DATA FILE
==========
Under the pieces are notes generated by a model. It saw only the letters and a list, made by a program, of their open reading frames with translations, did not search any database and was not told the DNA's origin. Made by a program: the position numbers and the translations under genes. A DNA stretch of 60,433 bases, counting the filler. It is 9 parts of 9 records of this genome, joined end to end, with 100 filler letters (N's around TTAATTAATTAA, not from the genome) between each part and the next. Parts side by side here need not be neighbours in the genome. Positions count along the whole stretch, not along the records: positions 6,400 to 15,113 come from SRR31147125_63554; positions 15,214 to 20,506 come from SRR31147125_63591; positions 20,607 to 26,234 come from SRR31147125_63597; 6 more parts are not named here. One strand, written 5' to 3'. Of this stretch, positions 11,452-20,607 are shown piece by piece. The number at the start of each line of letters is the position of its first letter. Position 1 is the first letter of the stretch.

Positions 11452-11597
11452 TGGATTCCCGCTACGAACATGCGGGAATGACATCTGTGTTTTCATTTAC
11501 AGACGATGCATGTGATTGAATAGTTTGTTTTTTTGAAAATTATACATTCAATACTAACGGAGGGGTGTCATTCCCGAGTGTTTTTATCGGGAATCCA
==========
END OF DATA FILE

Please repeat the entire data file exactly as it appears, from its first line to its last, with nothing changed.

Under the pieces are notes generated by a model. It saw only the letters and a list, made by a program, of their open reading frames with translations, did not search any database and was not told the DNA's origin. Made by a program: the position numbers and the translations under genes. A DNA stretch of 60,433 bases, counting the filler. It is 9 parts of 9 records of this genome, joined end to end, with 100 filler letters (N's around TTAATTAATTAA, not from the genome) between each part and the next. Parts side by side here need not be neighbours in the genome. Positions count along the whole stretch, not along the records: positions 6,400 to 15,113 come from SRR31147125_63554; positions 15,214 to 20,506 come from SRR31147125_63591; positions 20,607 to 26,234 come from SRR31147125_63597; 6 more parts are not named here. One strand, written 5' to 3'. Of this stretch, positions 11,452-20,607 are shown piece by piece. The number at the start of each line of letters is the position of its first letter. Position 1 is the first letter of the stretch.

Positions 11452-11597
11452 TGGATTCCCGCTACGAACATGCGGGAATGACATCTGTGTTTTCATTTAC
11501 AGACGATGCATGTGATTGAATAGTTTGTTTTTTTGAAAATTATACATTCAATACTAACGGAGGGGTGTCATTCCCGAGTGTTTTTATCGGGAATCCA